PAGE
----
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Cheapest Ways to get your Pilot’s License

According to AOPA and General Aviation News, eight in ten student pilots quit within a year of starting their training. 80%. Why is that number so high? It’s all about the money, Jerry. Below are some of the cheapest ways to get your pilot’s license.  The biggest hurdle to getting your pilot’s license will likely be …

Cheapest Ways to get your Pilot’s License »

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According to AOPA and General Aviation News, eight in ten student pilots quit within a year of starting their training. 80%. Why is that number so high? It’s all about the money, Jerry. Below are some of the cheapest ways to get your pilot’s license. 

The biggest hurdle to getting your pilot’s license will likely be the expense. Fuel, oil,  instruction, maintenance, books, ground school… it all adds up quickly. Today though we are going to discuss the cheapest ways to get your pilot’s license. While getting a cheap PPL is not a guarantee, we are going to do our best to provide you with some tips to do it and save a buck or two. 

Commit and Do it Quickly

This is a theme throughout our blog series but being committed and efficient to learn to fly is the number one way to reduce cost. What do I mean by that? As you will soon find out, flying is a perishable skill. It is not like riding a bike. 

If you don’t reinforce what you’ve learned in a lesson with another subsequent lesson soon after, you will lose that knowledge. This means you will have to spend more time ( and $$$) “refreshing” previous lessons.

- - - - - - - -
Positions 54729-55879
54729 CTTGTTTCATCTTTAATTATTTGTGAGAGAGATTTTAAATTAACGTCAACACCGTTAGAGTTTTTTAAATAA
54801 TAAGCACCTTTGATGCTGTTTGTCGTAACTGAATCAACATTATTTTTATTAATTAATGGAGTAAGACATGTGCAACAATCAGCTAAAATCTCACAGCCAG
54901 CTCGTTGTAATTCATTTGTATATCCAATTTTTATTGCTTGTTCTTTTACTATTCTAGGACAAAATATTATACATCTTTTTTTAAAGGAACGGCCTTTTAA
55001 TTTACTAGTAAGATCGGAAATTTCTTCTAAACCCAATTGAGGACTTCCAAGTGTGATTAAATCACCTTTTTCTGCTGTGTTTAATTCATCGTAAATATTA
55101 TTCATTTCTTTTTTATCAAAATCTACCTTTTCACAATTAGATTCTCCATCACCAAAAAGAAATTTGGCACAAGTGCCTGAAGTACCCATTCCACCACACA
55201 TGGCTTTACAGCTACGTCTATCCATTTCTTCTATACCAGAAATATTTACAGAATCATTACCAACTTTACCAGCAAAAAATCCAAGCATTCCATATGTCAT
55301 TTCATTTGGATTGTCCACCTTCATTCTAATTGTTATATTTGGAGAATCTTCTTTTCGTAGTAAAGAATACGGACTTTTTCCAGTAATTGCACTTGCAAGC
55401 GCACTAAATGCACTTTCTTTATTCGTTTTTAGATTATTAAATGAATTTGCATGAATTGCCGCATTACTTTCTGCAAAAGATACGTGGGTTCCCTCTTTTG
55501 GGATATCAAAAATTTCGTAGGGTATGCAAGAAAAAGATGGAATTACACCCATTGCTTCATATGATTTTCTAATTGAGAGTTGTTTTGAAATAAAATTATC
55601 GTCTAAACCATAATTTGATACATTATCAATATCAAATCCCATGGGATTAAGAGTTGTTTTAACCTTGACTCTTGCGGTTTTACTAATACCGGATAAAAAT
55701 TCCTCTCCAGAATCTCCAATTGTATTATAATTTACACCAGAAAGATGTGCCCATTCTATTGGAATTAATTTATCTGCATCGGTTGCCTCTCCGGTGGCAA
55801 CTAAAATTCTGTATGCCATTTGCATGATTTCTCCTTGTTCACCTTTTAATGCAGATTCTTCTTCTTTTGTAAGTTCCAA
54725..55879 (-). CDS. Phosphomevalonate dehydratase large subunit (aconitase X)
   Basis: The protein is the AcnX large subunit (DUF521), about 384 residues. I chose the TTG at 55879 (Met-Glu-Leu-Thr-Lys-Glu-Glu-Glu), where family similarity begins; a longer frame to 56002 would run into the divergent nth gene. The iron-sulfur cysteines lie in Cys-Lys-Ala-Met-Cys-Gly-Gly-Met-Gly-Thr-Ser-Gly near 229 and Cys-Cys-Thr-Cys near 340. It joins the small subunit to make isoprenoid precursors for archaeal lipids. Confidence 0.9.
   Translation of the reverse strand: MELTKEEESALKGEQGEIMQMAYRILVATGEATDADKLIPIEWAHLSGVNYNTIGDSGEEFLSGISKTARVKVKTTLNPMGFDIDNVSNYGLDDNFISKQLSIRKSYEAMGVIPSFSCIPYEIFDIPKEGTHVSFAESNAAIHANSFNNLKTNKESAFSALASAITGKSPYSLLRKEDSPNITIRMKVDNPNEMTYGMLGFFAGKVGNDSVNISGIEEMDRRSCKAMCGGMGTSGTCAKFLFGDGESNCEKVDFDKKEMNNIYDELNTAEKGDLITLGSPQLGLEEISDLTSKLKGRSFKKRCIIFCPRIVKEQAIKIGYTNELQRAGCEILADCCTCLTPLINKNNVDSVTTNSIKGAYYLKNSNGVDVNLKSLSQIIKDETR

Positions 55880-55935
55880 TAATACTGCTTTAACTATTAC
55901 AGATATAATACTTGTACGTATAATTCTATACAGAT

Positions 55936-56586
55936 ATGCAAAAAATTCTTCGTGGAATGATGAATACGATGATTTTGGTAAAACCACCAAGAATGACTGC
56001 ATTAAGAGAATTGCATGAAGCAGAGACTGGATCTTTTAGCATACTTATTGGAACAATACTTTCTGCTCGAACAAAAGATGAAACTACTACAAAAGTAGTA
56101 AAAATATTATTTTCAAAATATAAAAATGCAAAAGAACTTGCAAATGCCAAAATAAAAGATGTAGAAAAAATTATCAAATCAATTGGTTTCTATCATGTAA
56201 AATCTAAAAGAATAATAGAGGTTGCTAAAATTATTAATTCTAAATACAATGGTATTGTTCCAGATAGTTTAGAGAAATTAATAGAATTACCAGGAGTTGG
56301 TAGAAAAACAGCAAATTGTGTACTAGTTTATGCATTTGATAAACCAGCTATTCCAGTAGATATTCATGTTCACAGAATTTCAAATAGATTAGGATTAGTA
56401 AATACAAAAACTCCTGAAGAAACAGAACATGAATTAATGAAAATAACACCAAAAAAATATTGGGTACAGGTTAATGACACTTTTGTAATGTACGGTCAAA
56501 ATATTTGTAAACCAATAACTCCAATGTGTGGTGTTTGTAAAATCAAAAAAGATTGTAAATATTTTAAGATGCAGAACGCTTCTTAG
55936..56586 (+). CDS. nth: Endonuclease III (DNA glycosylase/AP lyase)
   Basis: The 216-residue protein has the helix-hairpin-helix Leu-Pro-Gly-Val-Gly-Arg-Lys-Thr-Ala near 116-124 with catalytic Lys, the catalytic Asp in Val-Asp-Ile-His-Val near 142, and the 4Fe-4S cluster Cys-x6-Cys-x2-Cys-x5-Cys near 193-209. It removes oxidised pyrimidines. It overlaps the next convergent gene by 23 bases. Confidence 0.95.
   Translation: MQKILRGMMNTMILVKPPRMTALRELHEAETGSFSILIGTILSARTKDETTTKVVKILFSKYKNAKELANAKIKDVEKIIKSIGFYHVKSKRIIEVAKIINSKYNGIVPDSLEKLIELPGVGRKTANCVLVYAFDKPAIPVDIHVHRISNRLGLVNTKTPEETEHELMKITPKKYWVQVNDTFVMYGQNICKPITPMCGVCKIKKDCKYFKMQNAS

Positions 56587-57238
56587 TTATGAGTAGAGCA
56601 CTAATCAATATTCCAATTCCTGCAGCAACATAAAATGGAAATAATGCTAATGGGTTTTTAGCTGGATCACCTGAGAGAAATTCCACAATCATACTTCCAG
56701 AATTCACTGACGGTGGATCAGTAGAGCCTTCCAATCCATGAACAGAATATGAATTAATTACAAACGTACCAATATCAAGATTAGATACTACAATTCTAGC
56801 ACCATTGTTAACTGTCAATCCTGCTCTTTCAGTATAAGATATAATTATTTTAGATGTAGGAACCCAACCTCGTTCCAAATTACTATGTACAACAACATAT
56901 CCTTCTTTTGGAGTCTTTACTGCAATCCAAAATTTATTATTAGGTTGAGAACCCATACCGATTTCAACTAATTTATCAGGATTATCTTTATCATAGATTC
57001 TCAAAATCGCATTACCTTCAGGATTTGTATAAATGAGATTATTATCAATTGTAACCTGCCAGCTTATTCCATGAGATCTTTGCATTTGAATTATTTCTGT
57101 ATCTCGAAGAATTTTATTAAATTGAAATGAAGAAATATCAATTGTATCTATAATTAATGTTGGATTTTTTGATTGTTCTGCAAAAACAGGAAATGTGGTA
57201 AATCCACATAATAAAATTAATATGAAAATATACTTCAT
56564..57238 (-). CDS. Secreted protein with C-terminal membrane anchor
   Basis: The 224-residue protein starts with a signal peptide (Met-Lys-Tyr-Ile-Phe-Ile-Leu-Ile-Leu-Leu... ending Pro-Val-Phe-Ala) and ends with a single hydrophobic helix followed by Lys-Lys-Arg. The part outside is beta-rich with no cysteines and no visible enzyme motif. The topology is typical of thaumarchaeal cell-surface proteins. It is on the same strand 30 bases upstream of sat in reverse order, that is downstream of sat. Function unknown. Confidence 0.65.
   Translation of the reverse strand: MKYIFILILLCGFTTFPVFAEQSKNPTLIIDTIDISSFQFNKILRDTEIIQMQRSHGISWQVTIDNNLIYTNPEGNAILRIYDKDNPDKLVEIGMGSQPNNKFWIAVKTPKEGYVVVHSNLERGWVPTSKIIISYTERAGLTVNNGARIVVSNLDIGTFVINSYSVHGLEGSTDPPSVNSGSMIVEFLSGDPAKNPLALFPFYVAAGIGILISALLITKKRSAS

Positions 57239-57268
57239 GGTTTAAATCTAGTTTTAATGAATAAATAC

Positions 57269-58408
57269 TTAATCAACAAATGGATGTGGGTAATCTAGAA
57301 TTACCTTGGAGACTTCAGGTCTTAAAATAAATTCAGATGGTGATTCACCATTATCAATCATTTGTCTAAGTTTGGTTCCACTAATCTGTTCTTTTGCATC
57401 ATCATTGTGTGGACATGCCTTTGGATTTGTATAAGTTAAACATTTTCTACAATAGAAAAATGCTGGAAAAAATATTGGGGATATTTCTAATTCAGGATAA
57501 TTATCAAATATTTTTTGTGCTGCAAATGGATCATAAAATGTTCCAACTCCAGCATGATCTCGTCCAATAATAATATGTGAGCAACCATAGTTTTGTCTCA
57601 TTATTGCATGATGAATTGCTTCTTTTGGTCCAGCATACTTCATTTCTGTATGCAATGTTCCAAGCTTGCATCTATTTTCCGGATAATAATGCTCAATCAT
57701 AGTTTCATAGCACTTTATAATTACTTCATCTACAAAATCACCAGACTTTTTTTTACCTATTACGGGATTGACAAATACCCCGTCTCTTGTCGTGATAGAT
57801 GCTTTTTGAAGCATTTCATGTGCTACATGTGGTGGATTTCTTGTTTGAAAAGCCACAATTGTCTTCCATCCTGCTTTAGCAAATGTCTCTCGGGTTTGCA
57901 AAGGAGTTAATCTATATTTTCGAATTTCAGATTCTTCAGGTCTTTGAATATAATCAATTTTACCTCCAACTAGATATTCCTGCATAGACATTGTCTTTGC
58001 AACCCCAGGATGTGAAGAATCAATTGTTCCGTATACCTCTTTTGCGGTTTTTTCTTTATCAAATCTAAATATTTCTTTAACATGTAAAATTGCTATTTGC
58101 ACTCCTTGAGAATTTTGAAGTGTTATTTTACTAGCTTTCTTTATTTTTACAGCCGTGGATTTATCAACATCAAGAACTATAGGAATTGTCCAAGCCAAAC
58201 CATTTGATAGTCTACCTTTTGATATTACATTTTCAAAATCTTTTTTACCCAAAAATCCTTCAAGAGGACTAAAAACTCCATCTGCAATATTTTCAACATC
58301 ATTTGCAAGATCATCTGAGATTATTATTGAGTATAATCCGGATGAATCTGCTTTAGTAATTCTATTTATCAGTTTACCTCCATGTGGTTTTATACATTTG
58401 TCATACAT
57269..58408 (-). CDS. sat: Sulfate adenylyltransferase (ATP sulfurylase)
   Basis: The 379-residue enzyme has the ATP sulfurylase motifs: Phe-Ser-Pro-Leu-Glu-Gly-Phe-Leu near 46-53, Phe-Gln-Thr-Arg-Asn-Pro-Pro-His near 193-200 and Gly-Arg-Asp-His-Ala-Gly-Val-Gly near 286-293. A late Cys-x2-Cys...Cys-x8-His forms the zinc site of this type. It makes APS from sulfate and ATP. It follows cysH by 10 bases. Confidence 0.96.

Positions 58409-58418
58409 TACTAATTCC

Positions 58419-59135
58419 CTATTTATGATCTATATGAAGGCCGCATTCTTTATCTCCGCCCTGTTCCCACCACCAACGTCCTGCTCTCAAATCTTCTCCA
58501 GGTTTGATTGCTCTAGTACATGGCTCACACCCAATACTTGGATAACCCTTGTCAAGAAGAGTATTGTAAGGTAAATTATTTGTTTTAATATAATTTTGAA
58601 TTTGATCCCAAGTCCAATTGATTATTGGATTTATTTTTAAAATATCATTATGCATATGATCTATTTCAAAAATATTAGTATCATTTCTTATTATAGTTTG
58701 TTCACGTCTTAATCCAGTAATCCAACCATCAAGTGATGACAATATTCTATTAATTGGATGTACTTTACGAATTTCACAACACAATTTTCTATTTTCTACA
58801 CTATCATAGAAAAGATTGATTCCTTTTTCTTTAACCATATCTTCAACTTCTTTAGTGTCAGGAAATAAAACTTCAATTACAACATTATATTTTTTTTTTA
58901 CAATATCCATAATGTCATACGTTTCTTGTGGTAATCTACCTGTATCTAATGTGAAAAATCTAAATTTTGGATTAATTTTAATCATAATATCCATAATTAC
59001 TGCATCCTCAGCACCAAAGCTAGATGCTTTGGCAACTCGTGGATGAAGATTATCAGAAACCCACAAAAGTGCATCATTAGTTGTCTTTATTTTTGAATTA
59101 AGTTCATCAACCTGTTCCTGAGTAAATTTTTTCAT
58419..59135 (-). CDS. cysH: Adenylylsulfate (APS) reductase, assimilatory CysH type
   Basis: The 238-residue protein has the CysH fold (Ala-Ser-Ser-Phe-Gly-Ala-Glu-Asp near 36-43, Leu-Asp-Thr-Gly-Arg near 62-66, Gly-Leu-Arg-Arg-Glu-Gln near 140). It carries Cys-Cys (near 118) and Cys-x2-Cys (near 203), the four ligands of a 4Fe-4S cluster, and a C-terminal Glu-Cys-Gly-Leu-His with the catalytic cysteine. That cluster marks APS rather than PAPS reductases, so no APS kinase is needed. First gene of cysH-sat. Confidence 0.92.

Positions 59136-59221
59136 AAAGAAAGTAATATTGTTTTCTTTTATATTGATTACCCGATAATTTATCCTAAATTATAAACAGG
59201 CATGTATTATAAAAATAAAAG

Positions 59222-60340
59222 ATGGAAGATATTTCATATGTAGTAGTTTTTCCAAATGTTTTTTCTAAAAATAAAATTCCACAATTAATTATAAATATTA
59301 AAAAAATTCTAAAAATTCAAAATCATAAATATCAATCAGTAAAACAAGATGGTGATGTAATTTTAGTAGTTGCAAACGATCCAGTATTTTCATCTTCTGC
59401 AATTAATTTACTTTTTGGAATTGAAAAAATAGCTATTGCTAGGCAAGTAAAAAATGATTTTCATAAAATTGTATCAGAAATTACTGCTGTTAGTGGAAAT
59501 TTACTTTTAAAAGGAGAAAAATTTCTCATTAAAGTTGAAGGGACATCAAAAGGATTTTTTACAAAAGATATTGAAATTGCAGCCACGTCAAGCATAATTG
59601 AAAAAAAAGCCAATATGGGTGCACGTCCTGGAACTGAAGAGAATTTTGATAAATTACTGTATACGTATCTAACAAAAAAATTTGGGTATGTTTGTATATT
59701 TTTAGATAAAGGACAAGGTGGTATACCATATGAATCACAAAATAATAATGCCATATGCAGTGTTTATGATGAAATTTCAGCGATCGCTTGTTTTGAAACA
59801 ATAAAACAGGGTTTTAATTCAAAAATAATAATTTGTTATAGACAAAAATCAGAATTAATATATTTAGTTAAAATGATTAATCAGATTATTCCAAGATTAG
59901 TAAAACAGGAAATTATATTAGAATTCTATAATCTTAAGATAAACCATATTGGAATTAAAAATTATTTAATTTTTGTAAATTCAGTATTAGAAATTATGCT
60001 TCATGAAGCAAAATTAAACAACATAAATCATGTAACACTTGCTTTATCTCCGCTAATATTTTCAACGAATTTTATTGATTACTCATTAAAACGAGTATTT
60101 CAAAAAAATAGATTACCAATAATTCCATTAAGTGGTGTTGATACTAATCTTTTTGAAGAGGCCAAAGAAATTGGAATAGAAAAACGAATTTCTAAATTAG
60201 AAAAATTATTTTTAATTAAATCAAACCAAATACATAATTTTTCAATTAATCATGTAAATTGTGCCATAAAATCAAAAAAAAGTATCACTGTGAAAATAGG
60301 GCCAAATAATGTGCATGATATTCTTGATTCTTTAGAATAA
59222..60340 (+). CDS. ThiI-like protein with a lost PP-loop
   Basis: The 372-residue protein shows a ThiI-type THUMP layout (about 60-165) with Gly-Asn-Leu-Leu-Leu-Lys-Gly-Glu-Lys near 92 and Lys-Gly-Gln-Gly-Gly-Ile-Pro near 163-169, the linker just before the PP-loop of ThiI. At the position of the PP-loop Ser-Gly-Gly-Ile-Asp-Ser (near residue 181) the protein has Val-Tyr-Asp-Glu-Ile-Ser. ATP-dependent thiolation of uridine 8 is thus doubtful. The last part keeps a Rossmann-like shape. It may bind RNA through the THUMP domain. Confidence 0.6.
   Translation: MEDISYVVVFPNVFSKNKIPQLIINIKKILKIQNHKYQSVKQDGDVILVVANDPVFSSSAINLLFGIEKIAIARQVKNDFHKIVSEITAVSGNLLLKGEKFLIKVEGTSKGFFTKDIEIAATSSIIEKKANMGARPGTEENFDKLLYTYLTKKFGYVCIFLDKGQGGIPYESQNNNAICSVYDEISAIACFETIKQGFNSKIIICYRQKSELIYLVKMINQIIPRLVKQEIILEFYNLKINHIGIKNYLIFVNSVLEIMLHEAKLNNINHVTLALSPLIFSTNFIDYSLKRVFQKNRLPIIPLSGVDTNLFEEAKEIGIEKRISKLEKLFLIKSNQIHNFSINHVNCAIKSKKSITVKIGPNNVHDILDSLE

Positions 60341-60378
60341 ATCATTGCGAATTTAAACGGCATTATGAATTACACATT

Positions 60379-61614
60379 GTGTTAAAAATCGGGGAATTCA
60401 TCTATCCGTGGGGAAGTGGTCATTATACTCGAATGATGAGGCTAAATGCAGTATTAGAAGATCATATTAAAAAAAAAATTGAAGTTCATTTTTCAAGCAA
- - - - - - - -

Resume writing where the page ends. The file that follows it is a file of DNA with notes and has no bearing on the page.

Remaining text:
The best way to avoid this is to block off time during the week that you will commit to flight training and leave that block for 6-8 months. Be disciplined and stick to your schedule. Also, don’t get discouraged. 

cheapest way to get your pilot's license

One of the best ways to start learning to fly and being ahead of the game is to do ground school first. We here at Angle of Attack have an Online Ground School which is designed to help you minimize the costs of flight training. If you take our course, not only does it come with a checkride pass money-back guarantee, but we assure you will be lightyears ahead when you show up for your discovery flight. 

College Programs and Flying Clubs

Are you yearning for some learning? Well, why not go to school and fly too? Thanks to recent pushes in STEM around the U.S. educational system, more and more colleges are adopting aviation programs. In these programs, you do pay tuition, but come out with a college degree and a pilot’s license.